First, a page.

Culture
Michelle Lepianka Carter/AP

Slut-shaming has little to do with sex, study finds

Sociologists say affluent university women use slut-shaming to show poorer women they are ‘trashy’ and don’t belong

A new study of college women and their attitudes about so-called sluttiness found that slut-shaming — calling out a woman for her supposedly promiscuous sexual behavior — actually had more to do with a woman’s social class than it did with sexual activity.

Sociologists from the University of Michigan and the University of California at Merced occupied a dorm room in a large Midwestern university, regularly interacting with and interviewing 53 women about their attitudes on school, friends, partying and sexuality from the time they moved in as freshman and following up for the next five years.

The researchers discovered that definitions of "slutty" behavior and the act of slut-shaming was largely determined along class lines rather than based on actual sexual behavior. What's more, they found the more affluent women were able to engage in more sexual experimentation without being slut-shamed, while the less-affluent women were ridiculed as sluts for being “trashy” or “not classy,” even though they engaged in less sexual behavior.

"Viewing women only as victims of men's sexual dominance fails to hold women accountable for the roles they play in reproducing social inequalities," Elizabeth Armstrong, a sociology and organizational studies professor at the University of Michigan, said in a release. "By engaging in 'slut-shaming' — the practice of maligning women for presumed sexual activity — women at the top create more space for their own sexual experimentation, at the cost of women at the bottom of social hierarchies."

Armstrong and then-graduate student Laura Hamilton, who is now a sociology professor at the UC-Merced, used the findings from their five-year longitudinal study in their book "Paying for the Party: How College Maintains Inequality."

The authors say they hope their study, which was published in the journal Social Psychology Quarterly, will shed light on the fact that slut-shaming is in fact a form of bullying. "In a few recent cases, 'slut-shaming' has played a role in the suicides of girls and young women," Armstrong said. "We hope that our findings are constructively used in campaigns against bullying.”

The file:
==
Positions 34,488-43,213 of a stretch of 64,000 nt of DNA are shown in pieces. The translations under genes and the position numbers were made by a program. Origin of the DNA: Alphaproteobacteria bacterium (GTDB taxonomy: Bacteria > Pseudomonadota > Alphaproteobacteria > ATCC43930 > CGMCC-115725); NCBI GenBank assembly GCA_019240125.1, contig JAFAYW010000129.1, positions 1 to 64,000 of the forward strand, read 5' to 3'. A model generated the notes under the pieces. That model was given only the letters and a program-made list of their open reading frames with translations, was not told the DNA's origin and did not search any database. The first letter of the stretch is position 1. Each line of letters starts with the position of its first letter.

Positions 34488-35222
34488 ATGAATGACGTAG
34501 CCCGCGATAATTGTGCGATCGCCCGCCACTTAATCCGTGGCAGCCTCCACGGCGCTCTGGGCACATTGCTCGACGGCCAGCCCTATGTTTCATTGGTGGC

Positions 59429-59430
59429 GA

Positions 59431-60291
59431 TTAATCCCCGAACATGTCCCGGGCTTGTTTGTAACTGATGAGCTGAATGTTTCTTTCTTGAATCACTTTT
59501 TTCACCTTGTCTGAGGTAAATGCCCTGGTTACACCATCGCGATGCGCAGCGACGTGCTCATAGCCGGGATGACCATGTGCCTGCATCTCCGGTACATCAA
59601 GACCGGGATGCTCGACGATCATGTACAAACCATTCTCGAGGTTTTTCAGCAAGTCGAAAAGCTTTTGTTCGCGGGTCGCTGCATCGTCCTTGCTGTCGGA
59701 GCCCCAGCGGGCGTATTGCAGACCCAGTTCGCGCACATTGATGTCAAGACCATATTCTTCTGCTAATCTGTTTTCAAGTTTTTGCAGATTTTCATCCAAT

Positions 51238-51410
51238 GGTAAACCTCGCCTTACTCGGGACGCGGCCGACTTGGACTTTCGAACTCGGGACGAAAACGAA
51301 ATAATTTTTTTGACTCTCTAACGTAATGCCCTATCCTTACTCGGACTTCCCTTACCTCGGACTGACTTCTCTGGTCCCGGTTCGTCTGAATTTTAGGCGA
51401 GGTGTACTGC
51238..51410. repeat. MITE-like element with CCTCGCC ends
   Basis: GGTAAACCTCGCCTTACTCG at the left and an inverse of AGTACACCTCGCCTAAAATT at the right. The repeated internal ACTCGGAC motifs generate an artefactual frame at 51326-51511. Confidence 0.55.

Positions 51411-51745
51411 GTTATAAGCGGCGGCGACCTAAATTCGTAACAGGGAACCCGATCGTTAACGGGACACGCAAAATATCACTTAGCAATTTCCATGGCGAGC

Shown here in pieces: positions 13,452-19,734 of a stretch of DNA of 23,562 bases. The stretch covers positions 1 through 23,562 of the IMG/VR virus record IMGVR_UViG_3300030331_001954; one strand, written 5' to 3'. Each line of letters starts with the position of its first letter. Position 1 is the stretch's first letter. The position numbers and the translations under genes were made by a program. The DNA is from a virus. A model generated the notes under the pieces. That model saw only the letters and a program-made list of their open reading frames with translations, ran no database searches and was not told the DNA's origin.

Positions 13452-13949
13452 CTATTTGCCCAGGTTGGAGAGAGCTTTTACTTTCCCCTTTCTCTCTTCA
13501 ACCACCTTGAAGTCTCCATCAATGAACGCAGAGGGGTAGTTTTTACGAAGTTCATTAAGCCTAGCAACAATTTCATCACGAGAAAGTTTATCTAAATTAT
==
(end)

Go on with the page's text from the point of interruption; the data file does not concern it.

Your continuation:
Armstrong and her team had originally viewed slut-shaming as based on “sexual double standards established and upheld by men, to women’s disadvantage,” they wrote in the study, which was published Wednesday. They thought that, due to societal expectations that men should seek out lots of sexual activity but that women could only do so while in a committed relationship, the women are “vulnerable to slut stigma when they violate this sexual standard and consequently experience status loss and discrimination,” they wrote.

At this particular university, which they declined to name, participation in the Greek system was “the most widely accepted signal of peer status on campus.” And as it turned out, the 23 women who were in sororities were from upper- and upper-middle-class backgrounds, likely because they had the time and money to participate in Greek life. The remaining women did not, as they came from working-, lower-middle- and middle-class backgrounds, the authors said.

The sociologists discovered through interviews and passing conversations with the women through the years that the affluent sorority girls viewed themselves as displaying femininity in a “classy” way, but that they felt the way the less-affluent women did so was “trashy.” For example, one of the affluent women said “good girls” would never wear a short skirt or a revealing top, but if she did, she wouldn’t dance seductively in that outfit at a party. But the less affluent women did, and therefore were considered "skanky."

On the other hand, the less-affluent women equated sluttiness with what they viewed as the materialism and the unfriendly, cliquey nature of women in the Greek system. One of them told the researchers that “sorority girls are kinda whorish and unfriendly and very cliquey. If you weren’t Greek, then you didn’t really matter,” they wrote.

"Surprisingly, women who engaged in less sexual activity were more likely to be publicly labeled a slut than women who engaged in more sexual activity," Armstrong said. "This finding made little sense until we realized that college women also used the term as a way to police class boundaries."

The authors discovered that the affluent women participating in sororities in fact worried less about being judged as a slut than did the less affluent women, even though they would engage in more sexual activity. That was because they kept that activity quiet and conveniently seemed to define the accepted standards surrounding sexual behavior.

But when the less affluent women tried to befriend them, the affluent women would publicly slut-shame them as a way to convey that they didn’t fit in.

"This often took the form of calling other women out for their dress or deportment, as a way of making it clear that they did not fit in with the high-status group,” Armstrong said.

 

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